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Saturday, June 10, 2017

Wouldn't It Be More Surprising if Trump's Lawyer WEREN'T Tied to the Kremlin?

Back in December, a friend of mine who is very informed about the business world as seen through the lens of the financial press lauded Trump's appointment of Tillerson as Secretary of State as a shrewd move. He thought that Tillerson was a great pick because his background gives him an understanding of dealing with world affairs among the wealth and powerful. I asked him, "But don't you think it demonstrates how Trump is in the pocket of Vladimir Putin?"

He answered, "I think it's the exact move Trump would make if he were SO clean of Russian ties that he was baiting people into looking deeper, finding nothing, and thus shutting them up."

In one of the few times I've been right about anything in politics in the last year (seriously, do NOT take any of my posts to Vegas), I told him that I was iffy at best about the appointment; Tillerson would be a disaster because of his lack of government experience and that I was pretty sure that he was a selection made to please Putin.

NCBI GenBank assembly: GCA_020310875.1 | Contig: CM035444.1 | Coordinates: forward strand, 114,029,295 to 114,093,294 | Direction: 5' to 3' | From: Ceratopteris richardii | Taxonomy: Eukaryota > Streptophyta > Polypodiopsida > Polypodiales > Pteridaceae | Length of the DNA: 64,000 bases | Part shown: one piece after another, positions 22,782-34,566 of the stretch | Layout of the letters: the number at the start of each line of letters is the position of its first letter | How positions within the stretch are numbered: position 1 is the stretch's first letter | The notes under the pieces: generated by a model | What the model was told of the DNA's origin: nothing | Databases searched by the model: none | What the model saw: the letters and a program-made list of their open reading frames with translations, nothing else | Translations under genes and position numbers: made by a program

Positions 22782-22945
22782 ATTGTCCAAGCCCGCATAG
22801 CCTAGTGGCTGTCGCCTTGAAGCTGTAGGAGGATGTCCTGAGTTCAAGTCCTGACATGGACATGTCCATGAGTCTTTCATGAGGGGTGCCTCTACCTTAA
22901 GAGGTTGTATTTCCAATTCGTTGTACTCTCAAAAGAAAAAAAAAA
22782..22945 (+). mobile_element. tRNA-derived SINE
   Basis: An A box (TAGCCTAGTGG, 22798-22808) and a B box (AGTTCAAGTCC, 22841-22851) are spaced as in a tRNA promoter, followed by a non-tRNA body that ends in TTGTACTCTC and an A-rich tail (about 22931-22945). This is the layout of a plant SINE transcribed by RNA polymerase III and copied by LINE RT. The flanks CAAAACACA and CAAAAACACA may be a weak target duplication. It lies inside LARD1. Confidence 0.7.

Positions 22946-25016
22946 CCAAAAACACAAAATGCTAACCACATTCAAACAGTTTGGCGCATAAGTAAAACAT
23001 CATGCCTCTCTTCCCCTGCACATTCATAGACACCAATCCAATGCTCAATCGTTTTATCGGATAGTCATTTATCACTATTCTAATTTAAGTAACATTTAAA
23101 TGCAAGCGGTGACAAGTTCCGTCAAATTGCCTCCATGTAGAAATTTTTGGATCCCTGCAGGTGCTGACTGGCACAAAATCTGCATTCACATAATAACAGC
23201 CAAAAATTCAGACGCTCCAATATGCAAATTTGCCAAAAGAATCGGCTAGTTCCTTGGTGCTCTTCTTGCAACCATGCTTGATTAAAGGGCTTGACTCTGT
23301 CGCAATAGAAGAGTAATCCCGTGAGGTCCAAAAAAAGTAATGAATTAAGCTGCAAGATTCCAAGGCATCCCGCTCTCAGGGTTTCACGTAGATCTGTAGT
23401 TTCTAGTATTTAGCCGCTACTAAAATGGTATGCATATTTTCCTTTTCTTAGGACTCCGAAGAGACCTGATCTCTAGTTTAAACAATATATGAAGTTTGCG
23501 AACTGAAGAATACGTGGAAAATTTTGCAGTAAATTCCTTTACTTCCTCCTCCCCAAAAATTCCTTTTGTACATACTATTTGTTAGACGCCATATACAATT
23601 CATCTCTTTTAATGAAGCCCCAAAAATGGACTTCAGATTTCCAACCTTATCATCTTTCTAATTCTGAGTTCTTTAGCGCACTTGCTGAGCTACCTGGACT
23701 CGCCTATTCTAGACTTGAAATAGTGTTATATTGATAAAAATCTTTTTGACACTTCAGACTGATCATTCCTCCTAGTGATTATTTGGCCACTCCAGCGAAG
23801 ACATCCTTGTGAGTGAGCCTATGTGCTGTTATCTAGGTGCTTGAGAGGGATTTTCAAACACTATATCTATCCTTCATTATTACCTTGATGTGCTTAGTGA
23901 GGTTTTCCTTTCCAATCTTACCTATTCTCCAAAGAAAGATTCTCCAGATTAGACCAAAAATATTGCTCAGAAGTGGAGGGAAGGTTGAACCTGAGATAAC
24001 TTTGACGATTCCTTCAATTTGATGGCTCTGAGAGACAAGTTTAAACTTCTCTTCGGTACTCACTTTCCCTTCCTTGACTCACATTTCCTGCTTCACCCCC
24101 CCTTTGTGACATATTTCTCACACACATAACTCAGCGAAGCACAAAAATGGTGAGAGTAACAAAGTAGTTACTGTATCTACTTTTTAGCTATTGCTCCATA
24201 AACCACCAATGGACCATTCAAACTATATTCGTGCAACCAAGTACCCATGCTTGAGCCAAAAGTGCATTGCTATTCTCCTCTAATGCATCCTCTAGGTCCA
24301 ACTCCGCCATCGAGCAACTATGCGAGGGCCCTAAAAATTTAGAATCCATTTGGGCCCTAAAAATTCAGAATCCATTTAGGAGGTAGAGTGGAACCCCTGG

A few weeks later, after Tillerson didn't allow the press on his trip to Europe and #TrumpRussia started to become obvious to everyone, my friend said, "Uh, yeah, I guess you were right about Tillerson."

So it's not a shocker that Trump's #TrumpRussia defense lawyer, Marc Kasowitz, aside from being a nutbag, also has Russian links:

The hard-charging New York lawyer President Trump chose to represent him in the Russia investigation has prominent clients with ties to the Kremlin, a striking pick for a president trying to escape the persistent cloud that has trailed his administration.
Marc E. Kasowitz’s clients include Oleg Deripaska, a Russian oligarch who is close to President Vladimir Putin and has done business with Trump’s former campaign manager. Kasowitz also represents Sberbank, Russia’s largest state-owned bank, U.S. court records show.

The firm isn't doing a great job of hiding it::

Kasowitz has represented one of Deripaska’s companies for years in a civil lawsuit in New York and was scheduled to argue on the company’s behalf May 25, two days after news broke that Trump had hired him, court records show. A different lawyer in Kasowitz’s firm showed up in court instead, avoiding a scenario that would have highlighted Kasowitz’s extensive work for high-profile Russian clients.

Deripaska isn't just any Russian oligarch; Paul Manafort was on his payroll: